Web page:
Criminal law and immigration law both have long lineages and robust bodies of authority defining their contours. In recent years, many people, including me, have argued that the boundary between the two has become increasingly blurred into the crimmigration phenomenon. Coined by legal scholar Juliet Stumpf in 2006, crimmigration has quickly developed as a distinct line of inquiry in multiple disciplines—sociology, criminology, political science, and, of course, law.
Despite the growing body of case law and scholarly commentary, few of us who regularly use the term crimmigration have attempted to define just what we mean. But before we can talk about crimmigration law’s substance, we need to be clear about what the term even means. In my book Crimmigration Law, I set out to do just that for law in the United States.
At bottom, crimmigration analyzes the merging of criminal and immigration norms that have marked various legal regimes worldwide during the last two or three decades. In its identity as a legal phenomenon in the United States, crimmigration law consists of three strands. First, there is the expanded number of crimes that can lead to immigration problems. Second, there is the increasing amount of migration-related activity that can and does lead to criminal prosecution. And third, there are unique or uniquely harsh methods of regulating the lives of migrants that can not realistically be described as criminal law enforcement or civil immigration law enforcement techniques as we’ve traditionally understood those categories.
Crimmigration Law devotes a part of the book to each one of those sections. Beginning today, I’ll spend the next week describing each aspect of crimmigration law.
The book begins where crimmigration law begins: an expanded appetite to remove migrants who have committed a remarkably large number of crimes. Historically crime was punished through the criminal justice system. Even for migrants, legal troubles usually ended there. All that changed beginning in the mid-1980s. As part of the war on drugs, Congress and multiple presidents steadily added to the list of crimes that could result in removal: what Justice Brandeis once described as losing “all that makes life worth living.” Ng Fung Ho v. White, 259 U.S. 276, 284 (1922).
No statute better illustrates this change than the Anti-Drug Abuse Act of 1988. As its name suggests, it was intended to target illicit drug activity. It also added two little words to the Immigration and Nationality Act that have changed the fortunes of millions of migrants: aggravated felony.
While I go into a bit of this history in the book’s Introduction, Part I begins the book’s substantive section with a focus on the current state of the law about aggravated felonies and other types of crimes that result in removal. The following chapter involves a discussion of ways that migrants who have been caught up in the criminal justice system can nonetheless avoid removal. Part I closes by turning to the legal authority ICE relies on to detain more than 400,000 people every year and, importantly, limits to that power.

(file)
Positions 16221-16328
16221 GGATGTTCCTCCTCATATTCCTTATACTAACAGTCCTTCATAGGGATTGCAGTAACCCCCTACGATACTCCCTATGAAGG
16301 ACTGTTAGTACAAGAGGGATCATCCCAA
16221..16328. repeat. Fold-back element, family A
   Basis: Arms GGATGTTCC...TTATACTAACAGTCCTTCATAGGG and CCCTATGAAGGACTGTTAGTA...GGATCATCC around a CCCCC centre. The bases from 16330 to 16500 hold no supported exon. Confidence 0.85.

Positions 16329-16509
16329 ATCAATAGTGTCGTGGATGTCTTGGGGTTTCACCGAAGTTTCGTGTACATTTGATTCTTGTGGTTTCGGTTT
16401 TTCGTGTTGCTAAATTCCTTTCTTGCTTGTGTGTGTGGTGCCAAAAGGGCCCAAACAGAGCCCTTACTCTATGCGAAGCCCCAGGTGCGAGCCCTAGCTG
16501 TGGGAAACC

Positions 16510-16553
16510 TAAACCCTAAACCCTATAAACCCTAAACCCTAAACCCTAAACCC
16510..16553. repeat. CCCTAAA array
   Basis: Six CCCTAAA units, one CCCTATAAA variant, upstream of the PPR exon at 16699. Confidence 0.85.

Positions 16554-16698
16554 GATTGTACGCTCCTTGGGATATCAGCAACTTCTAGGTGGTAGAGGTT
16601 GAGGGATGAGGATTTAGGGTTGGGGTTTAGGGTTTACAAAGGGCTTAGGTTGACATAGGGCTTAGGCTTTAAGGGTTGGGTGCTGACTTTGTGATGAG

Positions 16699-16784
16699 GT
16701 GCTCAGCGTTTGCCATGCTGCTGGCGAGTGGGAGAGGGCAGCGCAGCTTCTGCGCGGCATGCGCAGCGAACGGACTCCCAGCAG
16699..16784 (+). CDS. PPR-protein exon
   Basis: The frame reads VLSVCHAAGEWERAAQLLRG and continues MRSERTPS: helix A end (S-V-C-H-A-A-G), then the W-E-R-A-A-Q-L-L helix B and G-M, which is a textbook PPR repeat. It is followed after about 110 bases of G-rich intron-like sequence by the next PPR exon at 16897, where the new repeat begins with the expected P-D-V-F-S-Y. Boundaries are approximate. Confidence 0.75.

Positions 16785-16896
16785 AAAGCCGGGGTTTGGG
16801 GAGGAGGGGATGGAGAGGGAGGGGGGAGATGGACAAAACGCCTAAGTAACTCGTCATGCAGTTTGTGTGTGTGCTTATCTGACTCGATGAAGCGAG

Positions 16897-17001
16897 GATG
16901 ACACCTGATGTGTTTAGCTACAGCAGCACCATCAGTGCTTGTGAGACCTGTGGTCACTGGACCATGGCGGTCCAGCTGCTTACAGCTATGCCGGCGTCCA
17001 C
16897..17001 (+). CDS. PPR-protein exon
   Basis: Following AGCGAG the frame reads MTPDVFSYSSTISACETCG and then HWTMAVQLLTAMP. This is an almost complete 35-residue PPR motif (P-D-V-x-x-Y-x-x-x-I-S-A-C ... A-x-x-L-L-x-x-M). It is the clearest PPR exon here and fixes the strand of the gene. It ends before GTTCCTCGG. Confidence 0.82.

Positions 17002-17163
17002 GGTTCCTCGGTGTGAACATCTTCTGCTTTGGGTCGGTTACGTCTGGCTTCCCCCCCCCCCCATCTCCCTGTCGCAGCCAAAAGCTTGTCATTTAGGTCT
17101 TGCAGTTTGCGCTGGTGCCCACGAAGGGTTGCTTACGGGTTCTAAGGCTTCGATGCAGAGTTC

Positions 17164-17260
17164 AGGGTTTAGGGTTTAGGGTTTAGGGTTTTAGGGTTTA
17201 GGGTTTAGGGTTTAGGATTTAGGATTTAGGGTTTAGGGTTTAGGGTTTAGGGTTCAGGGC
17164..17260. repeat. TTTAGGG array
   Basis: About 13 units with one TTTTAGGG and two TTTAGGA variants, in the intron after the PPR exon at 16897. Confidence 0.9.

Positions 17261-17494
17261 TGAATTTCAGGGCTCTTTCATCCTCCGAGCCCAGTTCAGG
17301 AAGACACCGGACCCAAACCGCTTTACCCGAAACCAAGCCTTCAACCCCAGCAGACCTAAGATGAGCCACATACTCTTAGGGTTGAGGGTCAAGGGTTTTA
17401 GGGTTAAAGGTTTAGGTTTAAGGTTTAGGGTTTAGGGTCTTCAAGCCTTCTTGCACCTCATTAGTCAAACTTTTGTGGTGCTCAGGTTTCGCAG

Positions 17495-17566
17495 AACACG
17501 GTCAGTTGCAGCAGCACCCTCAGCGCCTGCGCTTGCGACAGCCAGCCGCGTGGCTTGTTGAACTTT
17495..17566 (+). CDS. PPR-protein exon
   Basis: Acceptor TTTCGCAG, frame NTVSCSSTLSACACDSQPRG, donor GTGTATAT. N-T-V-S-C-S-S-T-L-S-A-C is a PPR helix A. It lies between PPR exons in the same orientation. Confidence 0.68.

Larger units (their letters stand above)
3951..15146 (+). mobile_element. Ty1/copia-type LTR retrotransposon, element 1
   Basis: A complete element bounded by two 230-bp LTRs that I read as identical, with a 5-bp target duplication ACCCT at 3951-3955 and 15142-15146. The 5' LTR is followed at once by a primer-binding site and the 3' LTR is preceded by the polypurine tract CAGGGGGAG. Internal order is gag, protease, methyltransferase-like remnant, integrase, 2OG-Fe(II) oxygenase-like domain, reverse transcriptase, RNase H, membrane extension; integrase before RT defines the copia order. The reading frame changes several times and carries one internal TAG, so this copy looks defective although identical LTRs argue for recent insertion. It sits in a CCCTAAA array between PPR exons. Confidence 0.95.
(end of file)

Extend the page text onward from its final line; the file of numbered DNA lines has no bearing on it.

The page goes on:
These are not minor issues for migrants today. Close to 200,000 people who have been convicted of a crime are removed every year, depicted by the upper portions of the columns in the chart above (click on the chart to enlarge). Of course, not all crimes are made the same. Murder is not jaywalking. It’s also not equivalent to entering the United States without the federal government’s permission. People who have been convicted of federal immigration crimes make up roughly a third of the so-called criminal aliens removed every year. Another 15% or so were convicted of drug crimes, including the kind of activity that’s regulated, taxed, and sold during business hours at the store a block from my house in Denver.
All of this entails in-depth discussions of some of the thorniest doctrinal questions making their way through the courts with immense consequences for migrants. When, for example, is it appropriate to move from the categorical approach to the modified categorical approach? The Supreme Court’s decision in Descamps v. United States (which I previously blogged about here) has given defense attorneys very strong legs to stand on, but removal risks are nonetheless everywhere. Relatedly, the Court has found itself repeatedly dealing with the government’s adamant desire to remove a broad swatch of minor drug offenders. Despite being characterized as politically conservative, the Roberts Court has actually provided migrants with a remarkable amount of breathing room. In that same vein, how do courts unravel the aggravated felony, controlled substance offense, or crimes involving moral turpitude provisions, all of which are constant players in immigration courts?
Regular crImmigration.com readers know that I discuss these topics regularly. Each make major appearances in Part I of my book as well. They do so because they occupy a principal feature of the merging of criminal law and immigration law that defines crimmigration law.
Next week I’ll turn to the other two aspects: how migration-related activity has increasingly been criminalized and unique enforcement measures.